Some dogs get very anxious, and it can impact their well-being and how they are and act. Here are some tips for dealing with such issues.

Evaluate Your Daily Routine

Before you spend money on any products claiming that they will calm your dog, think about ways to adjust your behavior to help manage their anxiety. Often, improving a dog’s anxiety is about the pet owner making changes to their behavior so that the dog feels calmer and more comfortable.

Keeping a regular daily routine that allows your dog to predict what his schedule will look like can help your pet be calmer and more confident, as they’ll know when they’ll get to eat, go for a walk, and have playtime with you. This is especially true if your pet suffers from the symptoms of separation anxiety.

Consider Compression Wraps

Thundershirts and other types of compression wraps can have an odd appearance, but they can help with anxiety, and not only during thunderstorms. They’re also great for helping your pet stay calm during fireworks, as well as managing overall anxiety. They help much the same way that swaddling a baby does, providing your pet with overall gentle pressure. It feels a lot like being hugged and helps your pet feel calmer.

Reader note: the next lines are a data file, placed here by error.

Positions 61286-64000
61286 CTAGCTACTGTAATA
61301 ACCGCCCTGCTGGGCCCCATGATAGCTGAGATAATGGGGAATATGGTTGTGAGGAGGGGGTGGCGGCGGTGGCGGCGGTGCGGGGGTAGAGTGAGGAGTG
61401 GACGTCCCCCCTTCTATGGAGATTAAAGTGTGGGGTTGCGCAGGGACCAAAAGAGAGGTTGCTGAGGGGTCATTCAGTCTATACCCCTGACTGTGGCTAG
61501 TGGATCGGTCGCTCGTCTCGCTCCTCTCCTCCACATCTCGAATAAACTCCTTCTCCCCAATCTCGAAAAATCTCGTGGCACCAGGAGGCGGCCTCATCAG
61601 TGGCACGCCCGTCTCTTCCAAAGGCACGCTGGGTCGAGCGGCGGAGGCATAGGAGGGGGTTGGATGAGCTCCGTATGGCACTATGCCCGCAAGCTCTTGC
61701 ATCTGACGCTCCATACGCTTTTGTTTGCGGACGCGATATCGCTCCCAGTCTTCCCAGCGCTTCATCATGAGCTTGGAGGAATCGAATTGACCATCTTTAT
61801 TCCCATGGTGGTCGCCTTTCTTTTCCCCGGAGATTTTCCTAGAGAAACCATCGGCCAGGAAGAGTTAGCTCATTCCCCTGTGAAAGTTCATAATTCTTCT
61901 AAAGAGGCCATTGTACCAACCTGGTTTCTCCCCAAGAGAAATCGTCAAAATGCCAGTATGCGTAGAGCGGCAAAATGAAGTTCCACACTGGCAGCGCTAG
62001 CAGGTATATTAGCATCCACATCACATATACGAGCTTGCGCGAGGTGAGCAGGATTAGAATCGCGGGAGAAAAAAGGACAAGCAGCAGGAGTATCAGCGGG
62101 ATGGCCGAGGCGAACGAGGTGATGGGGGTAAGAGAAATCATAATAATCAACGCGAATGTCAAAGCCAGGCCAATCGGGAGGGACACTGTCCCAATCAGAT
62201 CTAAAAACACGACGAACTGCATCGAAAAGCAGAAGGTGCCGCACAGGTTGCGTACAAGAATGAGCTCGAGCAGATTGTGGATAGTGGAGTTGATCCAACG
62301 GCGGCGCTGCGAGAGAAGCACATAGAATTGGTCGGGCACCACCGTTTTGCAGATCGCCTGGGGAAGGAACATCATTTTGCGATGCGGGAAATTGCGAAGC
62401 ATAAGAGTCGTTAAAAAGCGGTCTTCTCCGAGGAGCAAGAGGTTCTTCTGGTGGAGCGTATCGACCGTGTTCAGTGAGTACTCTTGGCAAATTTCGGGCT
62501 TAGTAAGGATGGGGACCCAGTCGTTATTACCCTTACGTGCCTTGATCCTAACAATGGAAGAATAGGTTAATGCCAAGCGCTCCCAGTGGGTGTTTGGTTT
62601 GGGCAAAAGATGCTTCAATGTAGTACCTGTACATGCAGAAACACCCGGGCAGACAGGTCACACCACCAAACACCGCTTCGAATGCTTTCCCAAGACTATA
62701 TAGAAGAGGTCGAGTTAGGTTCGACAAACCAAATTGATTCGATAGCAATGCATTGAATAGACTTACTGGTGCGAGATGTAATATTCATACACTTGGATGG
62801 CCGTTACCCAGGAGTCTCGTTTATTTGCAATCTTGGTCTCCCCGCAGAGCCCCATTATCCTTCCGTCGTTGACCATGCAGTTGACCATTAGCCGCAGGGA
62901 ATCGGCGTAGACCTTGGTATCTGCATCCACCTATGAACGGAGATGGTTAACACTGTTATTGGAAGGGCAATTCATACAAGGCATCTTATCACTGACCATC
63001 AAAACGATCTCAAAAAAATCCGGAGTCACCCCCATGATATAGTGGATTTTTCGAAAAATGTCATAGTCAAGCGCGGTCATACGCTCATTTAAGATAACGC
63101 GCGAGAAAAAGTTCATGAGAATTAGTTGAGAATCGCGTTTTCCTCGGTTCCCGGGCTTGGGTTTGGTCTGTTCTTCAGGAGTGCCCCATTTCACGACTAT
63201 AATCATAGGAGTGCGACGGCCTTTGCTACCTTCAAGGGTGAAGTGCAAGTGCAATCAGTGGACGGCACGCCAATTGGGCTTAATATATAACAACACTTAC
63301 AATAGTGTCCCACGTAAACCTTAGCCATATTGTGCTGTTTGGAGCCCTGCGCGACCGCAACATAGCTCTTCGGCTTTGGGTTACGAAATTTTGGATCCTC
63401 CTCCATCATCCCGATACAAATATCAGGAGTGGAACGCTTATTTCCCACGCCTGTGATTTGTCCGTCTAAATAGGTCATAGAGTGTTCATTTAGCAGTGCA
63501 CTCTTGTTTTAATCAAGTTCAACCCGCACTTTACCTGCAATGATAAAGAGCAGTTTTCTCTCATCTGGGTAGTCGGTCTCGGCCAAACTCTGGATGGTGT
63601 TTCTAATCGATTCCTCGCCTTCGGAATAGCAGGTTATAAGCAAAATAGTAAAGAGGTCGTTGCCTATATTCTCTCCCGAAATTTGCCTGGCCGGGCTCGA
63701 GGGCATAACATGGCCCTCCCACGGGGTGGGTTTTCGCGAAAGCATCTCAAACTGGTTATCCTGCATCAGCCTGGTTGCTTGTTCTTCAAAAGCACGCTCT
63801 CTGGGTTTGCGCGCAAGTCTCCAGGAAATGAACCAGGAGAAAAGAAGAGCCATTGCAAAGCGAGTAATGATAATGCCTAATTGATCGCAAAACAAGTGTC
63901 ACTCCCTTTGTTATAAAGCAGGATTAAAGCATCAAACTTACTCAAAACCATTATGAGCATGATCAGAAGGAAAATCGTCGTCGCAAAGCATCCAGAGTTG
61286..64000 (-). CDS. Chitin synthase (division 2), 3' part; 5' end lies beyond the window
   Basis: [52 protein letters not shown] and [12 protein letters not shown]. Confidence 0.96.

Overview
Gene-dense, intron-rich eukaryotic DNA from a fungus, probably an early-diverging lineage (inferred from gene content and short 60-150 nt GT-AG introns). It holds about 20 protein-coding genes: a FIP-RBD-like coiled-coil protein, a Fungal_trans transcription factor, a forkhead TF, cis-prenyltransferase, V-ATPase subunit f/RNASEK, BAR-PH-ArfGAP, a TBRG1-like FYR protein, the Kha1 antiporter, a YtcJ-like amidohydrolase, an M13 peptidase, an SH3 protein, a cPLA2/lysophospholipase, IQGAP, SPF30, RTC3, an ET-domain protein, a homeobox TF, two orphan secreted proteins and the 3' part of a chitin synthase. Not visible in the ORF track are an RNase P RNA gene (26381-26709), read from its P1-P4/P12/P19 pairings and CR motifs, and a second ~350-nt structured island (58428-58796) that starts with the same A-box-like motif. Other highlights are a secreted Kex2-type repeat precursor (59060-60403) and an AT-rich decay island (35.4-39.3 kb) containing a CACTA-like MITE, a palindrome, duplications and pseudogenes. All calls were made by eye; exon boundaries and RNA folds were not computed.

There are many supplements that can help your dog with stress and anxiety. One of the most prominent at the moment is CBD for dogs – you can read more about it and its benefits here.

Play Background Sounds

Sounds in the background can help your dog relax, as well. Consider leaving the television on for your pet or playing music in the background. Classical music also helps lower stress in dogs, and the background noise may help limit stress barking.

Consider Pet Massage

Physical touch may help treat anxiety and aggression in dogs. Continually petting your pet can help your dog stay calmer when they are anxious or stressed, helping them to feel more comfortable and closer to you when they are uncomfortable.

Work with a Professional

If you’re still having trouble calming your dog, don’t make the mistake of giving up. Instead, work with your veterinarian to determine what is causing your pet’s stress. They can help you develop solutions to manage it and may even have medication that can help. Your pet won’t simply get over the issue, and, likely, the problem will only continually get worse.

Speak to a local veterinarian that specializes in animal behavior or a certified animal behavioral specialist. They can help you develop a plan to treat your dog’s anxiety so that you can enjoy time together again.